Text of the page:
PRESS RELEASE: Intrepid project to record Roman graffiti left by soldiers associated with Hadrian’s Wall wins Current Archaeology’s prestigious Rescue Project of the Year award for 2020

2 mins read
Julian Richards (left) presents the award for Rescue Project of the Year, which is collected by Jon Allison (right) at the Current Archaeology Awards.
[Photo credit: Adam Stanford, Aerial-Cam]
Julian Richards (left) presents the award for Rescue Project of the Year, which is collected by Jon Allison (right) at the Current Archaeology Awards.
[Photo credit: Adam Stanford, Aerial-Cam]

Adventurous archaeologists who abseiled down the face of an ancient Roman quarry near Hadrian’s Wall to record rapidly eroding 3rd-century graffiti have won 2020’s award for Rescue Project of the Year.

The Written Rock of Gelt, a sandstone outcrop in a Cumbrian wood 5.5km from the Roman frontier, is covered with inscriptions (as well as carved faces and phallic imagery) left by 3rd-century soldiers who were tasked with quarrying stone to help repair Hadrian’s Wall.

These markings represent a unique historical record, but exposure to dripping water and the weather was rapidly wearing them away. A recent project by Historic England and Newcastle University saw archaeologists using cutting-edge technology to document these markings and to preserve their insights into the area’s Roman past before they were lost forever – efforts that saw the team lowering themselves down the sheer quarry face on ropes to access inscriptions that today lie 10m above the ground.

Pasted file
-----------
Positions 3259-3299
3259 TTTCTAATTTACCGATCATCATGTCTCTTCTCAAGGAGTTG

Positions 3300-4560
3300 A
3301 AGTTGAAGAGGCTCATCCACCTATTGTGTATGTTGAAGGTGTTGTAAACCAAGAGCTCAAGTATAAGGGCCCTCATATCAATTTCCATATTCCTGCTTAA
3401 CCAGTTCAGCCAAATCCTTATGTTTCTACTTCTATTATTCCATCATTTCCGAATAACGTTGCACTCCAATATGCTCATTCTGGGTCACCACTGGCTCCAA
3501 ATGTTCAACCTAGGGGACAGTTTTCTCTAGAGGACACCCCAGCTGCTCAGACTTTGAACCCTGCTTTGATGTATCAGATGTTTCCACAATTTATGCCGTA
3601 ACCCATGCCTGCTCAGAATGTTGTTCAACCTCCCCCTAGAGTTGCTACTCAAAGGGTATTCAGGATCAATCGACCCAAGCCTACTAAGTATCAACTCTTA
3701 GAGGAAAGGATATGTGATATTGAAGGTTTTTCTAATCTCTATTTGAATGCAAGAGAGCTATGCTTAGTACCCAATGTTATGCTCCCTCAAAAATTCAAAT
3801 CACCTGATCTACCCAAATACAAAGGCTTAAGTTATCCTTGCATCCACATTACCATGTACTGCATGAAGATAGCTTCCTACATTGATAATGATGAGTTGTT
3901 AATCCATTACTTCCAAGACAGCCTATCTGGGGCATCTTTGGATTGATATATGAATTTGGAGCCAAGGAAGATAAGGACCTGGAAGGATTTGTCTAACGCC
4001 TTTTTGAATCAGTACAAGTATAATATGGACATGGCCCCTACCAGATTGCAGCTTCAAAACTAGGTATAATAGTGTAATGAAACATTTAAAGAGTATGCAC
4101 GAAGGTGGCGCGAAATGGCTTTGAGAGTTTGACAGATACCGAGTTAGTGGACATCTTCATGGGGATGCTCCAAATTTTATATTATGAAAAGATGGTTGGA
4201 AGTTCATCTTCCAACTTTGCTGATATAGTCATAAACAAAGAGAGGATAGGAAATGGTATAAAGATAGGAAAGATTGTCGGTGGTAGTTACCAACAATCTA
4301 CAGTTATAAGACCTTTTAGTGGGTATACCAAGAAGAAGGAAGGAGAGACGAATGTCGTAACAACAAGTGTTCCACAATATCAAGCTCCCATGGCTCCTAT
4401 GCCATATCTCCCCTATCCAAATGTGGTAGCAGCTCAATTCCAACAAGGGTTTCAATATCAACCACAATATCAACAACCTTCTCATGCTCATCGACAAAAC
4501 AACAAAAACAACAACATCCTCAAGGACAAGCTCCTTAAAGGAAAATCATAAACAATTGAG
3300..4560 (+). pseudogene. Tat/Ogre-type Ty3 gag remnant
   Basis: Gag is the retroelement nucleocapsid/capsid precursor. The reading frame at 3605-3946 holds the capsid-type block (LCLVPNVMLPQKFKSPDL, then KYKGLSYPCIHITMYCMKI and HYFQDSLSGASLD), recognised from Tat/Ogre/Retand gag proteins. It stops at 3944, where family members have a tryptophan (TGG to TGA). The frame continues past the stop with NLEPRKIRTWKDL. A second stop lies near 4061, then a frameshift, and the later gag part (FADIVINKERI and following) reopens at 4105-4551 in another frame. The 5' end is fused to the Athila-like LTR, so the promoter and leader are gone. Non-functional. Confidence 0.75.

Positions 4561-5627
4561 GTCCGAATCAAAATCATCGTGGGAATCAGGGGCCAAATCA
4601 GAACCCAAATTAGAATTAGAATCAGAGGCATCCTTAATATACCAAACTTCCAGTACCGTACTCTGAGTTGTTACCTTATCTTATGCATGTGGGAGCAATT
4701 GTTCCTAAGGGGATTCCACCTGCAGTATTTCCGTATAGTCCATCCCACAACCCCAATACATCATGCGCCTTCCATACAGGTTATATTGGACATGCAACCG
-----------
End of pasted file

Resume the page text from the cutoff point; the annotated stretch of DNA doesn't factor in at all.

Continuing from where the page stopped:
The award for Rescue Project of the Year was accepted by by Jon Allison of Newcastle University, who led the team of researchers.

Jon Allison said: ‘It was very pleasing to receive the award at Currently Archaeology Live! on behalf of myself, Historic England and Newcastle University. It was doubly pleasing for me because the Written Rock of Gelt is one of thirteen Roman quarries that I am currently researching which would have supplied Hadrian’s Wall. The quarries are the only known examples that survive with inscribed text and sculpture.’

Mike Collins from Historic England added: We are delighted that our partnership with Newcastle University to investigate and record the Roman inscriptions at Gelt Forest has been recognised through such a prestigious award. This work, and particularly that of the project lead Jon Allison, has safeguarded the fascinating information contained in these carvings for future generations. It has also given a wide range of people virtual access to a site which was previously inaccessible.’

A digital record of the inscriptions can be seen at:


For a full list of the nominees, visit

Notes for Editors: Current Archaeology Awards

  • Current Archaeology, the UK’s leading archaeology magazine, announced the winners of their 2020 awards, presented by archaeologist and educator Julian Richards (who previously headed the popular archaeological television programme Meet the Ancestors) on February 28, as part of the annual Current Archaeology Live! 2020 conference, held at the University of London’s Senate House.
  • Voted for by subscribers and members of the public, the awards recognise the outstanding contributions to our understanding of the past made by the people, projects, and publications featured in the pages of Current Archaeology over the previous 12 months.
  • The 2020 Current Archaeology Award for Rescue Dig of the Year was sponsored by Oxbow Books
  • The major feature ‘Roman writing on the wall: recording inscriptions at a Hadrian’s Wall quarry,’ was published in Current Archaeology 351

Leave a Reply

Your email address will not be published.